I needed to be back by 2pm, so I didn't ride very far. I went back to Vaulen to check things out under a sunny sky. Vaulen is a tiny penninsula that sticks out into the fjord that our apartment overlooks.Looking back toward our neighborhood, Gausel. That big hill is a NATO headquarters that is next to our apartment. Actually, if you were to keep driving up the hill we live on, you will come to their gated entrance with their prominently displayed sign forbidding any photographs. We live next door to a target.

Photographic evidence that the sun was shining today.

A wonderful place for a flat tire. By the way, this photo was taken just after noon. Observe how long the shadows are, already (or rather, still).

That is what I consider a serious cut. Rather than booting it, I put on a spare tire, in addition to changing the tube.

With the sun so low, some areas are almost always in the shade.

Like my fancy mtn bike/touring shoes? Hey, they are easy to walk in. You wouldn't even know they had cleats. My horrible twist tooth cog is even showing rust.

One chronically filthy bike.

Afterwards, I bought groceries. In Norway, red peppers are cheaper than green peppers- opposite of the US- and they are each individually wrapped. Bread is served in bulk, so everyone in Stavanger has handled your loaf before you bag it and buy it. We never have ours sliced at the store, but you can run it through a slicer if you want. In the lower right corner are skoleboller- a mysterious pastry with coconut and frosting- highly addictive stuff. Eggs are sold in the half dozen- and they don't sell mega extra extra super large eggs like in the US. These are real eggs laid by real chickens. Your choice is white or brown. I don't get it either. I also picked up a tube of my favorited cookies or biscuits or whatever they are called- the only item not on the shopping list. All that is left are the raspberry preserves and plastic wrap. I was told to buy the wrap, but had no idea what it was called in Norwegian. I also went crazy looking for it.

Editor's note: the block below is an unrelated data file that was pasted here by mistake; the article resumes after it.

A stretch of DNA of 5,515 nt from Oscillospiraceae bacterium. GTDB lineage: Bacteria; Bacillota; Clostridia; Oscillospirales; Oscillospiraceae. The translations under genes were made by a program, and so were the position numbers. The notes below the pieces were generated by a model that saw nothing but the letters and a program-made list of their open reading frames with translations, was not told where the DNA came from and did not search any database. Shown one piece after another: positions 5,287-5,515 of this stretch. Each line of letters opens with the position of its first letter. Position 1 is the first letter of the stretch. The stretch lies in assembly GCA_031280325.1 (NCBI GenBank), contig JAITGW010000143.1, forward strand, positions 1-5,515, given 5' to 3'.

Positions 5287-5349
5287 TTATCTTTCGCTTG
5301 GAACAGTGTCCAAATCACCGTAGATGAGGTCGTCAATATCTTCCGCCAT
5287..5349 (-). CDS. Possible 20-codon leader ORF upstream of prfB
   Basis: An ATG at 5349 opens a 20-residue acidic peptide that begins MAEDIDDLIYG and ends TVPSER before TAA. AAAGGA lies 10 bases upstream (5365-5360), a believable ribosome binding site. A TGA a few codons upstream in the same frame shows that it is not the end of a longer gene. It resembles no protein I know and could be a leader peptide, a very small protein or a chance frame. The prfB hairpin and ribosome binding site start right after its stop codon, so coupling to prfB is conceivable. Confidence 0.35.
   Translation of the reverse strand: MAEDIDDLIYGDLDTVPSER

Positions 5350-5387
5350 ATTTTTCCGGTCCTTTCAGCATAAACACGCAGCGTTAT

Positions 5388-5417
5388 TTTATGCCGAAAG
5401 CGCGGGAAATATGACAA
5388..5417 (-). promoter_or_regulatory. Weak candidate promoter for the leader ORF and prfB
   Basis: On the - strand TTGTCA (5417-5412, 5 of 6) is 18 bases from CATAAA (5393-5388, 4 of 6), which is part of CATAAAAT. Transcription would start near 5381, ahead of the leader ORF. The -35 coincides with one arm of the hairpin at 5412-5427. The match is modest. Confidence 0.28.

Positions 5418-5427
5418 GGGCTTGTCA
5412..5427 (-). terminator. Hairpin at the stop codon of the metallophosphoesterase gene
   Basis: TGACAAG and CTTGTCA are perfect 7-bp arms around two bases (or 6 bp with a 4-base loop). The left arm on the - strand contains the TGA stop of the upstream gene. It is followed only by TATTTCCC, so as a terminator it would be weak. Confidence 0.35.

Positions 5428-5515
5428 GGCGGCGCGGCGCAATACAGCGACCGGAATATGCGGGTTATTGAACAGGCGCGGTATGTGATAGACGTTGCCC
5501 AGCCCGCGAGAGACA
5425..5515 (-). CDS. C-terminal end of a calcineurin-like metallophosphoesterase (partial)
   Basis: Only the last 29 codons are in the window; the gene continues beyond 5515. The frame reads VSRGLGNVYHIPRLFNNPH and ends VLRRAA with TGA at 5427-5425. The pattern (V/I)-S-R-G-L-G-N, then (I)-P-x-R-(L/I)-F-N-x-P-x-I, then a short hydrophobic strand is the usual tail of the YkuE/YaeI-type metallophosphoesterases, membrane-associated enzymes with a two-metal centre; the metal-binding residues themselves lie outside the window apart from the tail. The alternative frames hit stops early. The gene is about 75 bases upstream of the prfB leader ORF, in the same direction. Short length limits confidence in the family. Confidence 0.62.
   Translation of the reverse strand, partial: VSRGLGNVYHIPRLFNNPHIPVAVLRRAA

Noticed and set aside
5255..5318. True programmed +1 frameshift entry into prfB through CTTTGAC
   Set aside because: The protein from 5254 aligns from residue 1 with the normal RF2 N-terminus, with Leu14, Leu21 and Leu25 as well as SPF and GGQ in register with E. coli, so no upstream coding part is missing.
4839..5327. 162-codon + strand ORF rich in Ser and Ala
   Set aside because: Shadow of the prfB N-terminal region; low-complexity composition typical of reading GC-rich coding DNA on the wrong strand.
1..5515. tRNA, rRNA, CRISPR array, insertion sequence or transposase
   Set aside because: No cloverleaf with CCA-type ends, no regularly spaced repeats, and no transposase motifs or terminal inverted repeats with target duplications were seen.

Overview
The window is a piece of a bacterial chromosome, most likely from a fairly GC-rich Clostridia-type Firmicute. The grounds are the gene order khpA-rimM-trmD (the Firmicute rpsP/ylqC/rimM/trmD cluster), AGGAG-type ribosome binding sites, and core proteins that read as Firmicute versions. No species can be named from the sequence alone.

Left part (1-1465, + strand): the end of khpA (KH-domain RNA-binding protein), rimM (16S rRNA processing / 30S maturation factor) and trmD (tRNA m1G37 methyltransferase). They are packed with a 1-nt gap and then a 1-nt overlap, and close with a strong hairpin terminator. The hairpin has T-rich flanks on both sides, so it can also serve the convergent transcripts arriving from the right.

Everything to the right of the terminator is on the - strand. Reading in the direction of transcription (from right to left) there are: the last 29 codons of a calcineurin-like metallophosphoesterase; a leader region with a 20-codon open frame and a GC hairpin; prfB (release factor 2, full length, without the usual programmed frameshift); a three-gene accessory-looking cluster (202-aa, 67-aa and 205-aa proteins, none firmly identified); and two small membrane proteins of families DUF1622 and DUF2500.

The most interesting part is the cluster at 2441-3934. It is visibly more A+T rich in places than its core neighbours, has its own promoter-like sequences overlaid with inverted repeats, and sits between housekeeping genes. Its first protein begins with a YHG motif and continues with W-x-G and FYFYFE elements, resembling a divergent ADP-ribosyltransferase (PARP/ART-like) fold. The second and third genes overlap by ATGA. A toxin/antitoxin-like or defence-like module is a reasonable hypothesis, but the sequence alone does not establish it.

When you arrive at the store, you need to grab a cart from the outdoor corral. They don't have strange cart wranglers like in the US. Rather, you need to insert a 10kr piece to release the cart, otherwise they are all locked together. When you finish shopping, you take it back to the corral and insert a little key that locks it back up and that releases the 10kr piece. It is a brilliant idea. Another oddity is that we must pay for shopping bags. It encourages recycling, although we tend to recycle them by using them as garbage bags at home. They are very high quality bags, relative to the pastic bags in the US? Paper or plastic? All you have is plastic.

Sunday, December 11, 2005

Same As Yesterday

Weather was identical to yesterday. Oddly, it is no colder at night than day. I went out for an hour and a half- found a new route downtown that more closely follows the sea. I had a brief ride since I almost am brakeless- and this isn't my fixed gear. Tomorrow I must buy new cartridges. I cannot begin to describe how beautiful it is here. I am sure that the longer I live here, the less I will notice. I have never seen so many parents walking small children. You don't see that in the US. Parents wheel really small children around in huge baby buggies. They almost look vintage. Children old enough to walk actually walk. Rain or shine, families are very active here- as are horses. There are horses in the city, and they don't wear diapers. I am displeased.

Saturday, December 10, 2005

Weather for Ducks

It was almost 50F today, although it felt much colder with the wind and rain. It was very foggy, so no photos. I headed out to Harfsfjord today, then took the road to Randaberg to explore. I suddenly came across another body of water. It made no sense that it was the sea already, but it was too foggy for me to have any bearings. It turned out that I found Stokkavatnet, a series of very cool lakes. It looked like Canada. Also, I have never seen so many ducks just hanging out. There were a few maps posted for hikers, so I was able to make my way to Tasta, then took the route through downtown Stavanger and back home.